Talking Oscars: The Top Screenplay Contenders

After covering Picture, Director, and all the acting categories, I acknowledge that I could have split these into two different days. But they’re so similar in nature, I figured let’s just do this damn thing. So, here is a look at the top 15 Adapted and Top 15 Original Screenplay contenders.

Adapted:

1) Women Talking

Sarah Polley’s dialogue heavy script is a solid contender in multiple categories, but with the strength of it all around, it feels like it could be the early front runner here. The biggest problem is that the number two contender could have also just been called Women Talking, and it might cause the writers branch to figure out which women they like talking more, leaving room for a potential spoiler win in this category if the votes are too split.

2) She Said

Adapted on the journalistic work of the characters played in the movie by the films stars, this has drawn several comparisons to Spotlight, which won this category. It was actually the only other category that Best Picture winner nailed. She said doesn’t have the box office behind it that Spotlight had, and perhaps the tanking will hurt its chances, but that will come as the race stabilizes a bit more with some final contenders still yet to land.

3) The Glass Onion

Rian Johnson isn’t guaranteed much in life, but a nomination here, basically the same thing that happened to knives Out, seeems a foregone conclusion. he has written another complex and twisty murder mystery that critics adore, and while they may not know how to fit it in anywhere else, the writers branch is likely to reward him with their praises.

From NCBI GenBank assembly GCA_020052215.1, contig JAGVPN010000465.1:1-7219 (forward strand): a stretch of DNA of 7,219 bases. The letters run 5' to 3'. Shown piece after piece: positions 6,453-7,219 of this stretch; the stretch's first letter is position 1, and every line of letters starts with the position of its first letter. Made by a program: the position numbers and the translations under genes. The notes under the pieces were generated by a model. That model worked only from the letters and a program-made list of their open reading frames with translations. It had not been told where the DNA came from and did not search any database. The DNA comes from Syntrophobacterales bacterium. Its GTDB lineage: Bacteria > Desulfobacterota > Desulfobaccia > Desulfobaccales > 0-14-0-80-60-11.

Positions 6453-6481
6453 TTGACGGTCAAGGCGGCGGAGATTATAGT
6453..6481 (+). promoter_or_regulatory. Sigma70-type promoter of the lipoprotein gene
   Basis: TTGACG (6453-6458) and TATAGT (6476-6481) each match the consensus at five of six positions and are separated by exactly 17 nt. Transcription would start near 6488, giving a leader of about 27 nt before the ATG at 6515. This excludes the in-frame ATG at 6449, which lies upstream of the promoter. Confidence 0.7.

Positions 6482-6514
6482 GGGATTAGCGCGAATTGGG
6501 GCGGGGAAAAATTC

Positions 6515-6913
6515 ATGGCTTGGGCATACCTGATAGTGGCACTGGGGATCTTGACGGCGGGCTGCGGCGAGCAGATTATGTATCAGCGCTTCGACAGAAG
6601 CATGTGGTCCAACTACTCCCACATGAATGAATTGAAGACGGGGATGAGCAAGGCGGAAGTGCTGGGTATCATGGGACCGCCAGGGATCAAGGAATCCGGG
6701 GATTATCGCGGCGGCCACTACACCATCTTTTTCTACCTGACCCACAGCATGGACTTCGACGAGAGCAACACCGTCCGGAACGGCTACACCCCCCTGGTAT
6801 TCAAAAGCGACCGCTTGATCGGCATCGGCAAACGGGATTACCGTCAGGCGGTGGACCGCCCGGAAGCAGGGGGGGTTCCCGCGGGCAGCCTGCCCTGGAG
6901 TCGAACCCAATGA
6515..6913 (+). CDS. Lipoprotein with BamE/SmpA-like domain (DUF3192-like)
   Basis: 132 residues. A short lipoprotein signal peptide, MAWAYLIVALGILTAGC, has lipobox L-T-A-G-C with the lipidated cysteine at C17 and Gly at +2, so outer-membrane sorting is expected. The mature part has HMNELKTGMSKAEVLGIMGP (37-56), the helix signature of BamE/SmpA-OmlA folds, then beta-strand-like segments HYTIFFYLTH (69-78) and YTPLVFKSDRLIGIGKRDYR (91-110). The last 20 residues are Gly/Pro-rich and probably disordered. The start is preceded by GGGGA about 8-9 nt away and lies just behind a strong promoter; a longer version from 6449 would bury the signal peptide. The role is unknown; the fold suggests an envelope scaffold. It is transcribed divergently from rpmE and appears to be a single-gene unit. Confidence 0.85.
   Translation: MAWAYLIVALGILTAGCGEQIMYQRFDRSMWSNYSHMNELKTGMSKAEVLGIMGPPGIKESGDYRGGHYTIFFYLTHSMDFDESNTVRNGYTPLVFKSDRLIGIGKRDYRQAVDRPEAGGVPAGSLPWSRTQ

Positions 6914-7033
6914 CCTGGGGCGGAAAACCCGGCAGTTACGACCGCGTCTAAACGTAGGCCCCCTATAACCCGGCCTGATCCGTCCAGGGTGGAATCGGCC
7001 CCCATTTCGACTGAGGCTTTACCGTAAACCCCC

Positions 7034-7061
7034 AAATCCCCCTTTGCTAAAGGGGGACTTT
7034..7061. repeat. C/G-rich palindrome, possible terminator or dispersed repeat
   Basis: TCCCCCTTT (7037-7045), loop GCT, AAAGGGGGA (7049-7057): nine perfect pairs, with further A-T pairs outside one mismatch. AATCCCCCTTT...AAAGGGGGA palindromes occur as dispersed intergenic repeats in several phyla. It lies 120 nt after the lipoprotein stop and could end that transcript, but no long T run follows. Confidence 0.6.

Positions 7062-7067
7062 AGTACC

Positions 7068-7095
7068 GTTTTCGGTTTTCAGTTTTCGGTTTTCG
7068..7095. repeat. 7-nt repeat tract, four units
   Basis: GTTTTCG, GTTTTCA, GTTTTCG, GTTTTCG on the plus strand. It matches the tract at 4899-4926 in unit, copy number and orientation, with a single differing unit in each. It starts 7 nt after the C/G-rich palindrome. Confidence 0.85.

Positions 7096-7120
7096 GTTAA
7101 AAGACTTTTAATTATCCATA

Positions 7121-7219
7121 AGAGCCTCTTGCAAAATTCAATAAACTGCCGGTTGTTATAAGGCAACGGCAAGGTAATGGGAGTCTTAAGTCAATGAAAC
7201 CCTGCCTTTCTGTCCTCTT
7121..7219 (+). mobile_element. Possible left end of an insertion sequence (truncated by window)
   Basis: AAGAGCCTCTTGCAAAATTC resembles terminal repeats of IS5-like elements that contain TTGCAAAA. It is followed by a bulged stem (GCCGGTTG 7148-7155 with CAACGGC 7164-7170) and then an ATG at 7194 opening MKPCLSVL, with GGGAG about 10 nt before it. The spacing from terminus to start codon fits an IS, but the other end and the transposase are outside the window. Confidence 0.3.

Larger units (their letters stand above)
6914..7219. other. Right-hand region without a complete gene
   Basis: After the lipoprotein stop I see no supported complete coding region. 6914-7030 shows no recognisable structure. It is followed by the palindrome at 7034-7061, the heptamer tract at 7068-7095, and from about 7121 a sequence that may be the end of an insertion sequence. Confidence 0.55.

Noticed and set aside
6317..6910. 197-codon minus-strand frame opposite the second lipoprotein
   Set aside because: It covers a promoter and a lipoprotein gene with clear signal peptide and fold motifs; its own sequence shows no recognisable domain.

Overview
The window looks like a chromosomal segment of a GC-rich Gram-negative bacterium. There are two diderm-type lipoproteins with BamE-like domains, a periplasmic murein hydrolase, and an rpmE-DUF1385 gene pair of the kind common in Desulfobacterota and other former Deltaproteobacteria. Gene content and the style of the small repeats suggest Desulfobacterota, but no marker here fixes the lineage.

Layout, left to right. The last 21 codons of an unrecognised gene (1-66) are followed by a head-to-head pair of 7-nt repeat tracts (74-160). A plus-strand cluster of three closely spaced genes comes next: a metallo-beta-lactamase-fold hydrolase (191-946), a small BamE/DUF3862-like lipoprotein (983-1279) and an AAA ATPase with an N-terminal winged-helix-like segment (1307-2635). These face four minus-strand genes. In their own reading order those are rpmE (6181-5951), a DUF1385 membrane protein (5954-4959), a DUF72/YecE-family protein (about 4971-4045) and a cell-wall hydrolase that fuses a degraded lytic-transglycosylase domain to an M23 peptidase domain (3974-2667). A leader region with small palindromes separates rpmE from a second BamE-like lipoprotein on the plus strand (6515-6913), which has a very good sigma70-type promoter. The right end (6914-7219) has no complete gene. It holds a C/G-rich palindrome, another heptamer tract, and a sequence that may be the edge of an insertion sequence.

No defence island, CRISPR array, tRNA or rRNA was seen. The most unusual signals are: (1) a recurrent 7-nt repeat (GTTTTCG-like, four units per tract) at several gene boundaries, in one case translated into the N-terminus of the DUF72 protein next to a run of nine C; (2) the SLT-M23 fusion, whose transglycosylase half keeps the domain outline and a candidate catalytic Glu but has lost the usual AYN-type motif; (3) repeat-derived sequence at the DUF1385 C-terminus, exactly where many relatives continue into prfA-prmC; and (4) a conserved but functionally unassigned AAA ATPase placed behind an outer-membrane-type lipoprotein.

4) All Quiet On The Western Front

I think this one is sliding down the list. I’d feel a bit better about it, but as Netflix starts looking toward something like Guillermo Del Toro’s Pinocchio that is also well received, the campaign money may shift. While the Oscar voters have been adding more international voters, I wonder how many they’ve been adding in the international race to really make a difference here for this adaptation.

5) The Whale

Darren Aronofsky’s film really still needs to land with general audiences for me to see how it will play out. Right now, what we’re talking about is a flat out snubbing by both the Spirit Awards and the NYFCC, neither of which build confidence.

6) Living

This Bill Nighy starrer isn’t really going anywhere in terms of momentum. I could see it not making the cut, as the film still feels like a small film to nominate, but at the same time it’s still possibly a little more prestigious than the next few closest films.

7) Guillermo Del Toro’s Pinocchio

The Oscars love Del Toro, enough that Nightmare Alley managed a Best picture nomination last year. This thing is all but guaranteed to win Animated Feature at this point, but the Netflix question is how many other categories can they get it in? With it being the second Pinocchio adaptation of the year, can they even get someone to vote for it? Or does the writers branch feel held down by their strings. I suppose Del Toro can wish upon a star, right?

8) Top Gun Maverick

i can’t believe I continue to write about the legitimacy of this action sequel outside just the technical categories. But, with a ton of money logged, and a recent reissue this past week to capitalize one mor time before the film hits Paramount Plus right before Christmas, it seems like Maverick is gunning for as many nominations as possible.